“It is likely that some doctors don’t realise the benefit that genetic testing provides,” said Allison Kurian, MD, Associate Professor of Medicine and of Health Research and policy at Stanford.
“They may also lack the ability to explain the testing process and results clearly with patients. Priorities for the future should include strategies to expand the genetic counsellor workforce and interventions to improve physicians’ skills in communication and cancer risk assessment.”
Genetic counsellors help healthcare professionals and patients to understand the science behind new innovations.
A survey carried out at Sarah Lawrence College found 85% of genetic counsellor regularly influence healthcare professionals by giving lectures and attending intrahospital meetings such as tumour boards and grand rounds. They are even taking on a consultancy role, giving recommendations for testing, management, referrals, and interpreting results.
Vicki reveals: “There are a lot of clinicians out there with a limited understanding of genetics, so we provide them with education and most importantly tell them where to go to get information. It’s quite overwhelming for them. “We’re trying to train the experts, but they possess a huge wealth of medical information already. It’s difficult because we want to respect their knowledge. We’re trying to teach them more about genetics to strike a balance.”
"85% of genetic counsellor regularly influence healthcare professionals"
During a recent pilot of an oncologist-led counselling process, oncologists and oncology nurses were given training on pretest genetic counselling techniques and how to discuss BRCAm testing with patients.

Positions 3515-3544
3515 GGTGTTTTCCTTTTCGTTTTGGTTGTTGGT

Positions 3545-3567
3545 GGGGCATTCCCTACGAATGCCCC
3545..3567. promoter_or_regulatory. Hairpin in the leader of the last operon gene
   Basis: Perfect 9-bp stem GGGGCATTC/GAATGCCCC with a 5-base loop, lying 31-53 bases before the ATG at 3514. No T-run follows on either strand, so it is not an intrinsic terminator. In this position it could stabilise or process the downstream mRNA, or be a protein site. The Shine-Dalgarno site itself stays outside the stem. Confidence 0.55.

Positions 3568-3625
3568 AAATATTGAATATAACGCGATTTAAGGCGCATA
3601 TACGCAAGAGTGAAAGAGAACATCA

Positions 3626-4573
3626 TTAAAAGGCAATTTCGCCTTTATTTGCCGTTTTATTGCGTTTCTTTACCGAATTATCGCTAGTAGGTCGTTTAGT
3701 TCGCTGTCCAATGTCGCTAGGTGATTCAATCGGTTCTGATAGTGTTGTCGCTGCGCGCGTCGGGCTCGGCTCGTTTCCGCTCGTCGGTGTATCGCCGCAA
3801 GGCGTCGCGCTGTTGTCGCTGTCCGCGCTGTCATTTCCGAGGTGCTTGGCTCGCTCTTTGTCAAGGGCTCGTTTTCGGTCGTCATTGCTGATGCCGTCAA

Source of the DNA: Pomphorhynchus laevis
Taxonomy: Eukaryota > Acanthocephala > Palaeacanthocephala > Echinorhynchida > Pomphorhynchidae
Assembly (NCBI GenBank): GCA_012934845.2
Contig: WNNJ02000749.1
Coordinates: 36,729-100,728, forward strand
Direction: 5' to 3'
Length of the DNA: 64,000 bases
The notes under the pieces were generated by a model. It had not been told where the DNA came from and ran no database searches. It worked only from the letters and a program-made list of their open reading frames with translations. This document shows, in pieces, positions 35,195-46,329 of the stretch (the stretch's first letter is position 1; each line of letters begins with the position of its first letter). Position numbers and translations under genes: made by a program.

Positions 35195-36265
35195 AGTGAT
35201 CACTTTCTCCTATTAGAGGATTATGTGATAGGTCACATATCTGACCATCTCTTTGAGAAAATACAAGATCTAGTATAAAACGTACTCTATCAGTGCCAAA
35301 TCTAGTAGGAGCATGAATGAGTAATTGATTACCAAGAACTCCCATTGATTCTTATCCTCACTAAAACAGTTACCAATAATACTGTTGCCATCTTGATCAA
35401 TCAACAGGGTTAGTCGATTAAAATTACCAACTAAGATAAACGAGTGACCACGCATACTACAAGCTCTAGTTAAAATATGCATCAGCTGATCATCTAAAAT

The training resulted in faster treatment decisions and more efficient use of resources. Additionally, the median waiting time from initial counselling to receiving test results reduced from 9.1 weeks to 4.1 weeks.
Not only did the education of the healthcare professionals make a difference to the clinical process, more than 99% of patients said they were satisfied with the service and more than 80% of oncologists said the testing worked well, revealing counselling was an efficient use of their time.
With the lightening speed developments in research and development, these results highlight the importance of keeping healthcare professionals informed through clear and relevant medical content.
Both genetic counsellors and healthcare professionals alike are trawling the internet to run random literature searches for the latest information on genetics and genetic testing.
However, pharma companies are well-equipped to bridge this gap. In a world where it is possible to match therapies to a patient’s specific DNA, healthcare professionals will ask highly specific questions and will search for unbiased, easily digestible information. They will also expect to gain answers instantly and at the point of need.
"In the future, I hope pharma will have experts to explain new information to different physicians"
In 2018, it is no longer enough to create cutting-edge therapies. To turn the dream of precision medicine into reality pharma companies will need to create a support network for patients and healthcare professionals navigating these complex treatments.
“In the future, I hope pharma will have experts to explain new information to different physicians, including genetic counsellors,” says Vicki. “There will also be a requirement for pharmacologists and genetic counsellors to work in collaboration with the main physician to ensure they have the right information about how these drugs interact and how they should be prescribed. Obviously, the clinician will have the final say about the dosage or medication, but ultimately they need the rest of the information to ensure patients are correctly treated.
“It’s going to be very exciting,” she reveals. “There’s a huge upward curve for learning, it’s almost unimaginable where we will be in 5 to 10 years’ time.”
At Blue Latitude Health, we have worked across a variety of precision medicines to help our clients develop their commercial strategy from initial research to execution. Contact firstname.lastname@example.org to find out more.
|27th August 2020
Precision and personalised medicines are more than products, they are services in their own right. So, how should pharma approach this uncharted territory to ensure targeted therapies work for patients?